Lichty: We used a RED Epic as our primary camera on How to Change the World. It provided us the ability to shoot single camera 5K footage for studio interviews which could then be reframed for multiple sizes if desired. For the 5K studio footage we used Cooke S4 prime lenses. I also really wanted to use some older 16mm lenses that would help bridge the visuals from our modern digital capture with that of the archival film footage that plays a central role in the visual landscape of the film. The Epic allowed me to shoot a 2K windowed sensor with 16mm lenses that helped achieve similar depth-of-field qualities and more similar lens flavors as the extensive amounts of archival 16mm film that would be intercut. My camera package was supplied by SIM Digital and they helped me find a great Super 16mm Cooke 10.5-52mm that we used for our coverage of the contributors in their modern settings, as well as a set of Super 16mm Zeiss primes that we used for some studio work.
Filmmaker: Describe your approach to lighting.
Lichty: My primary goal in lighting the interviews was to create an environment that was consistent throughout the film, but that also provided visual variety within the look. The look was not intended to be naturalistic but to support the pseudo-realism of the constructed space and also, upon closer consideration, to expose it slightly as a constructed backdrop. The technique is probably most visible in the windows and doors of the sets in which I often used small pin-points of light behind dappled diffusion panels for various glowing looks that wouldn’t look quite that way in a natural environment. I also keyed each contributor consistently with a side-light while keeping their darker side toward camera and then filled using a large source for a generous eye-light. I used what I’d like to think is an unobtrusive amount of contrast that helps emphasize emotion but tries not to dictate excessive moodiness. For the observational moments with contributors in their modern settings I used a fully naturalistic lighting approach, most often relying on existing sources, in order to echo the lighting in the archival footage.
Filmmaker: What was the most difficult scene to realize and why? And how did you do it?
Lichty: Our second interview was taking place on Hanson Island, a small remote island off the north coast of Vancouver Island. We were going to visit Walrus, a contributor who lived a 45-minute hike from our base. He lived in a house he had constructed from logs and translucent corrugated plastic sheeting, resembling a greenhouse of sorts with light coming from all directions. Given my preference for a certain level of contrast in the interview look I was developing, this was going to be a challenge — not to mention dealing with the changing sun and dappled light coming through the trees. It took a few trips for our crew of five (director, producer, camera assistant, sound recordist and myself), but everyone pitched in to carry every bit of black fabric and duvetyn we had with us, along with the rest of the gear. We draped the small house in black, but unfortunately we didn’t quite have enough. So throughout the interview we were constantly adjusting the positioning to block some direct sun that would pop through, or open a section when the clouds rolled in. By the time we’d made the return trip later that day we were all exhausted, but when another producer saw a still from the interview and commented that it looked like a Rembrandt, well, that kinda made it all seem worth it.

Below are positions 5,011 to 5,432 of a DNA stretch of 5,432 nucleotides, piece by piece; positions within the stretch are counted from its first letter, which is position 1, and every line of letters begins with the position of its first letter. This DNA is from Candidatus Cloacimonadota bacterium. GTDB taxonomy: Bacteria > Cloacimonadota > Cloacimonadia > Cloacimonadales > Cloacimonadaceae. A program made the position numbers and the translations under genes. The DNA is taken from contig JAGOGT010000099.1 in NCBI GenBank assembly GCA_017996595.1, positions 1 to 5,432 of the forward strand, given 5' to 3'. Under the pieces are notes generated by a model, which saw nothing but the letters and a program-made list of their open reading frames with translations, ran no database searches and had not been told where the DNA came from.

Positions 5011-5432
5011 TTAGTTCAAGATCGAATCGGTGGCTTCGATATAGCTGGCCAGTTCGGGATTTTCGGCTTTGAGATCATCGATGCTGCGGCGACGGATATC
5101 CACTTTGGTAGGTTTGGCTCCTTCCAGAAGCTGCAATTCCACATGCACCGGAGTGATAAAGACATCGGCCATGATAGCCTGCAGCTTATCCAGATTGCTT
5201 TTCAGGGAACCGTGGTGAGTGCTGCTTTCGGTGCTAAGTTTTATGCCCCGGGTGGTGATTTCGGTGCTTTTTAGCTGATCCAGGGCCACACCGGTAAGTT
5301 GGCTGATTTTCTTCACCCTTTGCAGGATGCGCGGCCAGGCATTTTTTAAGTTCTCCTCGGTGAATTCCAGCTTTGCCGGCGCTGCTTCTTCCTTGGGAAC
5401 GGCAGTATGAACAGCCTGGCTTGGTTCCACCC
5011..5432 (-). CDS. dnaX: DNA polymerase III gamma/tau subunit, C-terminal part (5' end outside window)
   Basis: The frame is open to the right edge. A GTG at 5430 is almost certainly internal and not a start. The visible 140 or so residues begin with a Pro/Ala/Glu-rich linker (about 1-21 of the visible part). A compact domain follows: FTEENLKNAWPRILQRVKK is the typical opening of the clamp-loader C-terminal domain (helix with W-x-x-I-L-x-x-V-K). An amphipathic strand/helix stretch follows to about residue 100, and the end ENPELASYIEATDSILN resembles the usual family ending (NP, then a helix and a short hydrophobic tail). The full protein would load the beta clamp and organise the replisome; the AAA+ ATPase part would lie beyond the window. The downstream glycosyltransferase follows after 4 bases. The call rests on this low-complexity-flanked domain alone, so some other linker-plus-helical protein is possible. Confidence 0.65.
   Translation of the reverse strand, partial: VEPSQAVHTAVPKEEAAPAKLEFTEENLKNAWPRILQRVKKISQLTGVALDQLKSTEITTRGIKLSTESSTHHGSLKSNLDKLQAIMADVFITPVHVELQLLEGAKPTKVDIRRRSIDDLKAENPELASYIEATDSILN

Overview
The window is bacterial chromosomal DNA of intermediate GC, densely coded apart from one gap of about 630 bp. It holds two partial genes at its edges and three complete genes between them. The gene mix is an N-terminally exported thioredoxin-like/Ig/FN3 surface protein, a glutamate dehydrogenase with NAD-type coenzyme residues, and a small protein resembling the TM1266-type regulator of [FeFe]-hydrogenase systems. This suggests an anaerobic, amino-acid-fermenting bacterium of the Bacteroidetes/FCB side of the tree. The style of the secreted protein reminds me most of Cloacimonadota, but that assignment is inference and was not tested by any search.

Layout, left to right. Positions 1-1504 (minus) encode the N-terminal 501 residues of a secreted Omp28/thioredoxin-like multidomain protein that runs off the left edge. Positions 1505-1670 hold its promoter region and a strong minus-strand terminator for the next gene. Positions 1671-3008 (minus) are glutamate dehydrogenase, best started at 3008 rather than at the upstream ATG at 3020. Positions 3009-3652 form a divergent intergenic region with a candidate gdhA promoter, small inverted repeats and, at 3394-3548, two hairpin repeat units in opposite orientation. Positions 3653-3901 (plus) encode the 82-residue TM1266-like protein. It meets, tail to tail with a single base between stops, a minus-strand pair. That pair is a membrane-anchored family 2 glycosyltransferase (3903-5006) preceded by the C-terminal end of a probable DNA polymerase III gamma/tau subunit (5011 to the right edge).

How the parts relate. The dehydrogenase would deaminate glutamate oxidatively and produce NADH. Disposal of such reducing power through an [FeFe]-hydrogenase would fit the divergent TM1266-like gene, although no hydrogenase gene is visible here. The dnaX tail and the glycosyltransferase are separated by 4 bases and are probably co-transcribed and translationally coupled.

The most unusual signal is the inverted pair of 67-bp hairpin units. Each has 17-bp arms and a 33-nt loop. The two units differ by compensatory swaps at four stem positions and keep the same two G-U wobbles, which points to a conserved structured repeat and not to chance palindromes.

Filmmaker: Finally, describe the finishing of the film. How much of your look was “baked in” versus realized in the DI?
Lichty: One of the features I like most about shooting with an Epic is that you get the best of being able to easily create an in-camera look while still holding on to the untouched RAW footage. In our case the post-workflow included making lower resolution editing files with the look from the camera metadata baked in, but we could still go back to the RAW for the online grade in order to make use of the huge amount of visual data and resolution. I developed some basic looks that I could manipulate in camera, and we used them throughout the shoot to view the footage as we worked. Another tool that I often like to implement is to create reference stills — these are basically key frames that I select and grade to what I believe the final film should look like. Unfortunately, due to the nature of the co-production and budget on How to Change the World, I wasn’t able to attended the DI that was completed in the UK. And in cases like this I have to trust the director and colorist along with visual aids I’ve created throughout production.